Zip Franklin Memorial Airport and the Flying Franklins

By coffman | May 17, 2017 | News, news-home | No Comments

To those well-acquainted with aerobatics, the name Franklin is a familiar one that conjures images of high-flying stunts and daring maneuvers.  Lea County-Zip Franklin Memorial Airport near Lovington is also familiar to New Mexico general aviation pilots.  This year marks the 50th anniversary of Zip’s family legacy, the Franklin’s Flying Circus.  With the airshow season already underway, we want to recognize one of New Mexico’s most well-known aviator families and their contributions to airshow aerobatics and showmanship.


Oliver Gene “Zip” Franklin was born in 1919, in Artesia, New Mexico, a son of Leon and Ethel Franklin. At just 16 years old, Zip purchased a 1929 “Doyle Special” (the O-3 Oriole) and thus began his love affair with flying.  Zip graduated from Lovington High School in 1938, then attended Eastern New Mexico College.  He served his country as a member of the U.S. Army during World War II, before marrying his sweetheart, Valerie Jones.  After the war, he became known as the original flying rancher, flying the 30 miles between his farm and ranch near Lovington.  Zip and Valerie had three children: a daughter, Terry Jean, and two sons, Jimmy and Steve.  Zip instilled his love of flying in his children, bringing young Jimmy into the cockpit with him at just two weeks old. By age 8, Jimmy was already flying a Piper Super Cub and it seemed his career path was set.  Younger son Steve also honed his flying skills and became a pilot for Southwest Airlines.



At 12 years old, Jimmy took his first solo in the Piper Super Cub –  when his parents weren’t home.  Later that same year, he saw his first air show and began teaching himself aerobatics from books on the subject.  Flying aerobatics over the next several years laid the foundation for his career.  In 1967, at age 19, he bought a 1940 Waco UPF-7 and began performing in air shows.

The 2017 airshow season is set to celebrate 50 years of aerobatics by the Franklin’s Flying Circus, which is the longest running aerobatic airshow in the industry.  While Jimmy is recognized as the founder of the Franklin’s Flying Circus, it’s Jimmy’s son, Kyle, who is the major force in the Franklin’s Flying Circus today.  Like his father and grandfather before him, Kyle learned how to fly near his home in rural Ruidoso, New Mexico.  His passion for flight soon went beyond conventional flying patterns as his dad explored innovative techniques and aerobatic maneuvers to teach his young son the art of flying.  At 17, Kyle became the “world’s youngest professional wing-walker.”  He first wing-walked on a 1940s-era biplane that could accelerate in six seconds from 0 to 200 mph.  On Father’s Day weekend, 1997, he climbed on top of the family’s Waco UPF-7 (dubbed Mystery Ship) for the first time.  And the rest, as they say, is history.



Sadly, the Franklin family has not been immune to tragedy. Zip Franklin was killed in an airplane accident in 1992, after departing Ruidoso for Las Vegas.  He was laid to rest in Lovington.  The family was forced to cope with loss again in 2005 and 2011. While performing at an air show in Canada in 2005, Jimmy Franklin was killed, along with Bobby Younkin, while performing their “Masters of Disasters” act.  Within a month of the death of their fathers, Kyle proposed to Bobby Younkin’s daughter, Amanda. They were married in October, the day after a memorial service honoring their fathers.  Less than six years later, in 2011, Amanda also lost her life from injuries sustained in a crash while performing with Kyle at an airshow in Texas.  Though still grieving, Kyle refused to retire the Franklin’s Flying Circus.  He set up a trust that donates to the causes that were dearest to Amanda’s heart: humane societies, animal shelters, and the Ninety-Nines, an organization inspiring women pilots since 1929. He also continues to do what he loves most: performing in air shows across the country.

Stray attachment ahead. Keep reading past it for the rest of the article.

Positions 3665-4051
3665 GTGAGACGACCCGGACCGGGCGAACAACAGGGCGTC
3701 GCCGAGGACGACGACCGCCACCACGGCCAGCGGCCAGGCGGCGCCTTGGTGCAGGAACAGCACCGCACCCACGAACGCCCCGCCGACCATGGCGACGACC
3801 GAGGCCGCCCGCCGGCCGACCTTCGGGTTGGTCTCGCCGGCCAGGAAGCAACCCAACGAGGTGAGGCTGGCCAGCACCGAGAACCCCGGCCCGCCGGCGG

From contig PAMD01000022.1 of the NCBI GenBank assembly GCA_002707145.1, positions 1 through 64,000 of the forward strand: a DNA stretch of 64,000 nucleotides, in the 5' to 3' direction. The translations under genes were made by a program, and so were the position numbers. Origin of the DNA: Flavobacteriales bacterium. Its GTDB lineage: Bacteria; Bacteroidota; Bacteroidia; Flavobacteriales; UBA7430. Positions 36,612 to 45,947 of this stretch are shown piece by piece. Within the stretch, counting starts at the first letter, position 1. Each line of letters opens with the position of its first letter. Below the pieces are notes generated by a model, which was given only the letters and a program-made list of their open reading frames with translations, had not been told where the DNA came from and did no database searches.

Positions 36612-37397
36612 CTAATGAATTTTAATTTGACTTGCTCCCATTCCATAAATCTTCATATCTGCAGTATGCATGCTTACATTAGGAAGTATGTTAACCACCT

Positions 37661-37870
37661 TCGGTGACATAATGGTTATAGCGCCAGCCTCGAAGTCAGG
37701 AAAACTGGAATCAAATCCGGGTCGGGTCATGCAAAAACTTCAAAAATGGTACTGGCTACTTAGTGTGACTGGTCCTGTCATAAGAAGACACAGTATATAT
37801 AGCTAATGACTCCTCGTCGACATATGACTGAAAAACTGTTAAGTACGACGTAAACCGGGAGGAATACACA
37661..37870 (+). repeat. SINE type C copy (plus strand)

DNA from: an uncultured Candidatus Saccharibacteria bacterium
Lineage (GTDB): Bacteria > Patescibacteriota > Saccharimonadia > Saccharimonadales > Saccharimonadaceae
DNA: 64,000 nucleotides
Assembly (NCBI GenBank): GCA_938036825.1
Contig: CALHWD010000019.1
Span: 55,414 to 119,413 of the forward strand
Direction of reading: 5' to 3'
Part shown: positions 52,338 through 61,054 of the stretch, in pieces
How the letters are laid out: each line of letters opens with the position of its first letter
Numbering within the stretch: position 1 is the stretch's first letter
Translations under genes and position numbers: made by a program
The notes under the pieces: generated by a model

Jimmy Franklin was the first person to receive the Art Scholl Showmanship Award in 1986 for his ZAR act. He received the award a second time in 1999 for his showmanship in his Jet-Waco, making him the first and only person to receive the award twice.  Other awards included the coveted Bill Barber Award for Showmanship in 1989; the Clifford W. Henderson Achievement Award in 1999; and the General Aviation News and Flyer Reader’s Choice Award for favorite overall performer and favorite specialty act in 1990 and 1996.  After his death, he was inducted into ICAS (International Council of Air Shows) Foundation Air Show Hall of Fame in 2007 and into the EAA’s (Experimental Aircraft Association) International Aerobatic Club Sport Aviation Hall of Fame in 2010.

Following in his father’s footsteps, Kyle Franklin is the most recent recipient of the highest honor awarded in aerobatic sportsmanship. He has been selected to receive the 2017 Bill Barber Award for Showmanship, the award won by his father 28 years before.  It is presented each year by the World Airshow News in honor of the late Bill Barber, who reached the epitome of superb aerobatic showmanship in his day. The presentation will be at the Theatre in the Woods, July 25, at the EAA Oshkosh 2017. 

Coffman Associates is proud to have recently prepared the Master Plan for Zip Franklin Memorial Airport, and we look forward to its continued growth as a general aviation airport in southeastern New Mexico.

To learn more about Zip Franklin and his high-flying family, visit:

The Flying Mag

Robert Franklin Genealogy

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